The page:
• Grant. Grant is pretty much the perfect best friend for Imogen, and you can completely see why she’s in love with him. Not only has he supported her through thick and thin, he is sweet and funny, and Imogen is lighter and funnier when she’s with him because she feels like she can be herself when he’s around. When Grant is in the story with Imogen, the book lives up to that cute, sweet feeling that you get in the blurb, and it’s a great balance to the darker parts of the book. Grant is also nerdy, but in a totally adorable way (LOVE his sciency shirts!). And Imogen’s other friends are awesome too!
  • Body image. One of Imogen’s main areas of insecurity is her body image. She weighs 200 pounds at five feet tall and she thinks about her size A LOT. I loved that Imogen did realize by the end of the book that she could look pretty and that size isn’t the only factor in beauty!


  • Imogen. Some people might have a hard time reading Imogen’s perspective because it is really sad and dark sometimes. She gets down on herself constantly and she has some really negative thoughts about other people sometimes too. By the time we see her in a depressed episode, we kind of want to shake her and tell her to see the people who care about her around her. But that’s kind of the point. The fact is that these people who love her can’t fix her, she has to find ways to come to terms with life and help herself. So, it’s hard, but realistic.

I honestly don’t know why this book hasn’t gotten more attention with the current trend of YA books that address mental health issues, but I highly recommend it. If you’re ready for an honest and sometimes heartbreaking look at adolescence and depression, then you need to read this book! I give it an enthusiastic 5/5 stars.

About the Author


Author Links:

 photo iconwebsite-32x32_zps1f477f69.png  photo icongoodreads32_zps60f83491.png icon_facebook_32x32  photo icontwitter-32x32_zpsae13e2b2.png


39 responses to “Damsel Distressed by Kelsey Macke – Review

  1. I’ve not heard about this book, which is a pity because the cover looks so pretty 😉 May have just added it to my Goodreads ‘to-read’ list mainly for that reason.

    This is a great review! It’s really tempting to go off and read it now…

  2. I almost requested this book before it came out but decided against it. Too bad I did because it sounds like a fantastic novel. I’m definitely going to check it out as soon as a can. I loved your review for it!

  3. Wow. Just… why haven’t I read this yet! I bought it as soon as I read Mishma’s review, and now I should read it since I have read your review. I need this in my life. I mean, anything with a realistic depiction of depression NEEDS to be read. Also, I am in the mood for a tearjerker (which may sound weird, but i need a good cry). I am going to try to fit this one in ASAP, thanks for the review- and I agree, it DOES need to be on more radars!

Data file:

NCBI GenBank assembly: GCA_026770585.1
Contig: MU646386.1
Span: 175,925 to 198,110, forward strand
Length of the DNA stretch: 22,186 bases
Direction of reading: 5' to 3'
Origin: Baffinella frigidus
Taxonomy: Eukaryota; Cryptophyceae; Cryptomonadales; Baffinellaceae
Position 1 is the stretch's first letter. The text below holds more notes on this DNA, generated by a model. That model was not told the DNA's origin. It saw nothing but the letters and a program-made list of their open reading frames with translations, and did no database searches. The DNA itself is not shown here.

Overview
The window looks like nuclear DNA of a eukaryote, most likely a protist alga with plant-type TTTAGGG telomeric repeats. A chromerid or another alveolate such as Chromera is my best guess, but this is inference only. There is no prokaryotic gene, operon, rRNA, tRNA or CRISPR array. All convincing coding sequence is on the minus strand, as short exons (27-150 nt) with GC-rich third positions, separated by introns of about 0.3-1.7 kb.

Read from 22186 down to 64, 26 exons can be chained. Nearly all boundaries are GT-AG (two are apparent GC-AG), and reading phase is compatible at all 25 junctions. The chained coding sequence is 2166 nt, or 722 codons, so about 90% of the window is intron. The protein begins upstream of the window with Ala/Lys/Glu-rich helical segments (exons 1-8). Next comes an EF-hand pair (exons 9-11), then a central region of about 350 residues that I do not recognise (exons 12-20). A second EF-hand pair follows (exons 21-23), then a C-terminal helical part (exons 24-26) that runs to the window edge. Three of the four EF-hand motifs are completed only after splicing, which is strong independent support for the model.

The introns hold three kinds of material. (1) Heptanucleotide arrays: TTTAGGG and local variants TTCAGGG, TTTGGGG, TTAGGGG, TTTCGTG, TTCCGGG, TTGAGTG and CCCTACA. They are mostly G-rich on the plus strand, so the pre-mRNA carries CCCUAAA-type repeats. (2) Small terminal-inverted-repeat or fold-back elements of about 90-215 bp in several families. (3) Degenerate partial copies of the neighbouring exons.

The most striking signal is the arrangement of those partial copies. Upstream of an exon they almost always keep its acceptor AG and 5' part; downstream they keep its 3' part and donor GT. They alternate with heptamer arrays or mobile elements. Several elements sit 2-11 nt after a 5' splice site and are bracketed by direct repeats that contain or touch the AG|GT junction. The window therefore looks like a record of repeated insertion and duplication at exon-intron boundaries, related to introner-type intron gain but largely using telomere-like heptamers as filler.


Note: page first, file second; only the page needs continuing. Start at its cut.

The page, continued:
Shannon @ It Starts At Midnight recently posted: (Way more than) Ten Upcoming Must-Reads
    • Yeah, sometimes you read a review and you think, “I need to add that book to my TBR” and sometimes you read a review and think, “I need to read that book NOW!” That was pretty much my reaction to Mishma’s review. I definitely recommend getting right on this one.

    • It just didn’t get a lot of attention, it doesn’t seem. Maybe because Spencer Hill is a smaller publisher? I don’t know, but I think it deserves just as much buzz as those others!

  4. This one is definitely one on my TBR that I would love to read as soon as possible! I am someone who is very interested in mental illnesses, but this one sounds like it is a very accurate portrayal as well, which is what draws me to it all the more.

    Olivia Roach recently posted: Dust (Review)
  5. Moral of the story – listen to Mishma’s words and go by them:)
    I am so glad that you read and loved this book Nicole! This book means a lot to me and broke my heart, and I wish that it’s more popular as Damsel Distressed is painfully underrated.
    Thank you so much for this beautiful review luv!:)

    Mishma @ Chasing Faerytales recently posted: It's my 6 month blogoversary!
  6. Alecia

    I’ve never come across a contemporary fairy tale retelling before and it’s interesting… I would never have thought that with such a unique concept for a book they would also include such dark realistic elements like mental illness. This none has definitely surprised me and I look forward to reading it.

Leave a Reply

(Enter your URL then click here to include a link to one of your blog posts.)

This site uses Akismet to reduce spam. Learn how your comment data is processed.